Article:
The Royal Navy will be attempting to save an extra £500 million over the next two months after wasting money on unneeded ships after a procurement deal went wrong, according to the Times.
The contracts made with BAE systems for five new offshore vessels are the result of poor negotiations by the MOD, meaning that savings will now need to be made elsewhere, the report continues.
The newspaper suggests that savings could be made by cutting the size of the Royal Marines or asking the army to pay for duties that a soldier might carry out, such as guarding naval sites.
The failure to make up the £500 million in the annual budget could mean that the other forces may be asked to bail the Navy out.
In interviews conducted by the Times, a number of retired military officers criticised the situation which the Navy has been left in:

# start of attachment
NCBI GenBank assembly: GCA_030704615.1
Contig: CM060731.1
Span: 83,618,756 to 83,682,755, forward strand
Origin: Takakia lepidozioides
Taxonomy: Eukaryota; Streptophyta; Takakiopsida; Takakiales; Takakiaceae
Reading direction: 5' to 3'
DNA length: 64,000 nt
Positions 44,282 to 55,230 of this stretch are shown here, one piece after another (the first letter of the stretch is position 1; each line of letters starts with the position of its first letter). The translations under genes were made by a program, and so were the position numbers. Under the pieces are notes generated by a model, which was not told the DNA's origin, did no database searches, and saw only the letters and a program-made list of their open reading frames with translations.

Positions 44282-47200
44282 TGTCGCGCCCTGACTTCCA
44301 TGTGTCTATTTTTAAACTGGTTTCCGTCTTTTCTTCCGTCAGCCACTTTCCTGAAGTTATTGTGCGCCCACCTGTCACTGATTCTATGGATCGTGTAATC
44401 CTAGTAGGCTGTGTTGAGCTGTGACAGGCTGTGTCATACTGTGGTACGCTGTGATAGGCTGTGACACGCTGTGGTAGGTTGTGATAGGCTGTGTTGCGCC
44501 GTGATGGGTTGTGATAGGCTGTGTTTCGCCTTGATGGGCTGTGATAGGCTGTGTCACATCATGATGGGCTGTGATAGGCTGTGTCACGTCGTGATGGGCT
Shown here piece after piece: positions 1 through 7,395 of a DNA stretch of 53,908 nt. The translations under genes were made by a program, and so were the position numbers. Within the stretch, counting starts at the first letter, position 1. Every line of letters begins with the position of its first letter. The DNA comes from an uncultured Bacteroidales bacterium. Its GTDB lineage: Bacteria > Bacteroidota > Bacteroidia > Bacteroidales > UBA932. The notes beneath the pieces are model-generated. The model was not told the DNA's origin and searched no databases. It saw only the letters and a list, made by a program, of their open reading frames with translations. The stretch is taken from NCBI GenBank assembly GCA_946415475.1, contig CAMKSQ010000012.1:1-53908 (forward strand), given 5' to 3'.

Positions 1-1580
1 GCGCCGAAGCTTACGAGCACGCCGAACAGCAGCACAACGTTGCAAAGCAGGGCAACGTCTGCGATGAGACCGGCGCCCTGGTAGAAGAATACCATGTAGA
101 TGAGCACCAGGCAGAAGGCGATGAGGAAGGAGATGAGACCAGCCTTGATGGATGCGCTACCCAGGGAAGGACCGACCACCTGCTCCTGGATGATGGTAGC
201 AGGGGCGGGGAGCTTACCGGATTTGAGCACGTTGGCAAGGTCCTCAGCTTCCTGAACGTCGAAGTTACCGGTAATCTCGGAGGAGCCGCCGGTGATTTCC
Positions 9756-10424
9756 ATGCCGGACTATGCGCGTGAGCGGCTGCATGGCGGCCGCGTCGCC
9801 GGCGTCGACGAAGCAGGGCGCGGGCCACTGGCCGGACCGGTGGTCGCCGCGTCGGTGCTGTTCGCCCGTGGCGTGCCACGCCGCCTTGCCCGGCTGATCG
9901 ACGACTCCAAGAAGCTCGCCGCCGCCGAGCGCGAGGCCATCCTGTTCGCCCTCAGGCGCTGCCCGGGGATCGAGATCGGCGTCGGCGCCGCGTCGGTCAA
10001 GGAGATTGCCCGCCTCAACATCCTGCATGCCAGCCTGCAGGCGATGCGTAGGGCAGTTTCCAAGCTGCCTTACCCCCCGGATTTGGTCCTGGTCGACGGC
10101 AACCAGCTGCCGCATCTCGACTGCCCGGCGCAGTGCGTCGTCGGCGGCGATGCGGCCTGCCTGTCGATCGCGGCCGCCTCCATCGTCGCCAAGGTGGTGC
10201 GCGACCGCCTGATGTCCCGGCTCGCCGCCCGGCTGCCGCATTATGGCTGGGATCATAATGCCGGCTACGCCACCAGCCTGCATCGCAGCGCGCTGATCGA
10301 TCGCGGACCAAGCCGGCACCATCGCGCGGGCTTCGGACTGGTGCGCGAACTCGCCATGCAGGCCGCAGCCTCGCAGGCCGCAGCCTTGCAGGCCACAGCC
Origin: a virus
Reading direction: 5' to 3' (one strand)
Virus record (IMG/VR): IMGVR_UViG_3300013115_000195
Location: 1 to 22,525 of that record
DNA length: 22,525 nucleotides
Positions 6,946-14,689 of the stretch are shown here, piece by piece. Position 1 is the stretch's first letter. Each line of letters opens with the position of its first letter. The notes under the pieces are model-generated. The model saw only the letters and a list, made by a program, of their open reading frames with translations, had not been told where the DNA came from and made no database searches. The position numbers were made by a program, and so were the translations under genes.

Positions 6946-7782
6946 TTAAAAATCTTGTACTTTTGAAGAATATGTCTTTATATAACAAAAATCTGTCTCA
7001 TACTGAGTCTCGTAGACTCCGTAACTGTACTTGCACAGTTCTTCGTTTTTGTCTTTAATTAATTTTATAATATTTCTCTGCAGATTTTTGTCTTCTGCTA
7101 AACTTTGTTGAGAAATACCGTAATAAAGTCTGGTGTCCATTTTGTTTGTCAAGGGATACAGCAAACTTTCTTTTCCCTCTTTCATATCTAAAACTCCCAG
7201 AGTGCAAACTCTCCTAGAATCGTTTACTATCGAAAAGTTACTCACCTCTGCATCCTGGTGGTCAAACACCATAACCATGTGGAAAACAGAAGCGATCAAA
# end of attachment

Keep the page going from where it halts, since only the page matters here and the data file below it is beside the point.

“I am worried . . . and I don’t see a way out of it without a shock and nobody wants a shock”
- Admiral Sir Mark Stanhope, a former First Sea Lord
The revelations come following a declaration by Defence Secretary Sir Michael Fallon that 2017 will be “the year of the navy”.
The MoD is committed to spending £230 million a year on protecting shipbuilding capability, meaning that three of the five vessels were ordered 2014, with a further two commissioned in 2016.
But the MoD have countered the claims in a statement saying:
“Britain has the largest defence budget in Europe and it is growing as we invest billions of pounds in new ships, submarines and aircraft. The Royal Navy is playing a key role as Britain steps up around the world, helping to provide stability abroad and security at home.”
Whilst BAE Systems said it was:
“On target to exceed planned cost-savings in its shipbuilding operation through efficiency measures put in place under the terms of business agreement”.
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